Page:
MEHLVILLE, Mo. (KMOV/CNN) - A Missouri school district is promising staff training on cultural bias after an elementary school teacher asked students in an assignment to “set your price for a slave.”
A fifth grade teacher at Blades Elementary School in St. Louis was placed on administrative leave Monday night after parents complained about a “culturally insensitive” classroom assignment given to students.
The assignment asked 12 questions about historical trade and market practices. One of the questions read as follows:
“You own a plantation or farm and therefore need more workers. You begin to get involved in the slave trade industry and have slaves work on your farm. Your product to trade is slaves.
Set your price for a slave. These could be worth a lot.
You may trade for any items you’d like.”
The mother of a biracial child, Angela Walker says she was shocked to find the assignment among the schoolwork in her son’s folder. She hopes the teacher and school district will learn from the incident.
“We have to be more culturally sensitive. We can say, ‘Get over a homework assignment. It’s just a homework assignment. That was 100 years ago,’" Walker said. “Yes, it was, but it’s still someone else’s family. Maybe there are people who don’t see the wrong in it, but we need to be talking about it.”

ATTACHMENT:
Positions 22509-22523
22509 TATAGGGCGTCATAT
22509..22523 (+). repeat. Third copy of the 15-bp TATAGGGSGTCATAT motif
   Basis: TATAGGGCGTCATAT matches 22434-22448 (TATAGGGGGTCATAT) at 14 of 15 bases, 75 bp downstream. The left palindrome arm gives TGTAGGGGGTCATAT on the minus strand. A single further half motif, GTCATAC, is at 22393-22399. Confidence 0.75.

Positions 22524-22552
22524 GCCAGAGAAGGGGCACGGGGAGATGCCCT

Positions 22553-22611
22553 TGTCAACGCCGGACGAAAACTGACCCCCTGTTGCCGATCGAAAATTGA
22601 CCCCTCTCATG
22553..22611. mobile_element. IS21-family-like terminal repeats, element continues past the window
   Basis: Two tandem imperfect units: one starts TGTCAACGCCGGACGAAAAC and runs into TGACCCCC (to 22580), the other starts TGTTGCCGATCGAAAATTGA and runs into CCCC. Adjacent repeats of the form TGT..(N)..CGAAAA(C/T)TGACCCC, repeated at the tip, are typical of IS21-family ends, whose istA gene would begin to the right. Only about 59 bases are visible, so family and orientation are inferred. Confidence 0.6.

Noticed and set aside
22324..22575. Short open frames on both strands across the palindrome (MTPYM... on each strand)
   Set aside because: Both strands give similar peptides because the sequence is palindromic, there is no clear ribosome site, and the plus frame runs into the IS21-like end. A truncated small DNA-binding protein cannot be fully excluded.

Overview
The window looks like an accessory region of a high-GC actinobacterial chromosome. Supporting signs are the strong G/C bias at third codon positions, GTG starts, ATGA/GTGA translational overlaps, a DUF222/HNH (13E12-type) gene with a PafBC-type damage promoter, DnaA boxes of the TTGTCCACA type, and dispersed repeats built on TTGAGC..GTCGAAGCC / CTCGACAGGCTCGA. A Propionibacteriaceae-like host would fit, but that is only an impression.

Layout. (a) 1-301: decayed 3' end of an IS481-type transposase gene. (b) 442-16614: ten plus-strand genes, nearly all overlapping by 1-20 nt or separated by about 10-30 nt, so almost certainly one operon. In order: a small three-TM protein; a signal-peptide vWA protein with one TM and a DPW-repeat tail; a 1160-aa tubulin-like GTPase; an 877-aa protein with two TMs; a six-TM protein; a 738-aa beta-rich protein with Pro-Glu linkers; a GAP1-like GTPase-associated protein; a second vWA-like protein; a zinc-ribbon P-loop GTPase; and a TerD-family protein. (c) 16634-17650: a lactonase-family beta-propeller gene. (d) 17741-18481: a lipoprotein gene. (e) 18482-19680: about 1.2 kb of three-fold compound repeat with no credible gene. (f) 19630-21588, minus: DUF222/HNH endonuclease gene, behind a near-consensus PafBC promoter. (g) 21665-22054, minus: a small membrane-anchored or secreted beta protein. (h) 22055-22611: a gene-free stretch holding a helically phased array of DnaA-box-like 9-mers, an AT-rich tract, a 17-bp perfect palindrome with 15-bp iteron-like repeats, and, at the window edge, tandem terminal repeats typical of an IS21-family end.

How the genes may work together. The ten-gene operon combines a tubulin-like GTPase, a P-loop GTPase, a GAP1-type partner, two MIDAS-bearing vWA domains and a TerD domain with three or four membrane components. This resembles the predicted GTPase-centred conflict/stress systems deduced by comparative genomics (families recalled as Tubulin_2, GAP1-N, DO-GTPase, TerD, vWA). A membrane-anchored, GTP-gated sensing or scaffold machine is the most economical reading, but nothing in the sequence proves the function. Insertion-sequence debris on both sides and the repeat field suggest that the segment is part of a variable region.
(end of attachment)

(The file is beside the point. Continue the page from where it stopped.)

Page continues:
The other 11 questions in the assignment asked about pricing grain, apples, fish, oil and other products. It also included a reflection section where students were asked about their thoughts on a free market economy and whether they would consider themselves wealthy.
Principal Jeremy Booker said in a letter to parents and staff he talked to the teacher to discuss the purpose of the assignment.
“The assignment was culturally insensitive,” Booker said. “The teacher has expressed significant remorse.”
Chris Gaines, the superintendent of the Mehlville School District, released a statement Tuesday addressing the classroom activity.
"Racism of any kind, even inadvertently stemming from cultural bias, is wrong and is not who we aspire to be as a school district. I am sorry and disappointed that this happened in our school,” said Gaines in the statement. "There is no quick fix for cultural bias. We will be devoting significant time and resources to train our staff on issues related to cultural competency, implicit bias and equity.”
The NAACP has called for a formal apology from the teacher and superintendent. They also offered to help train school staff.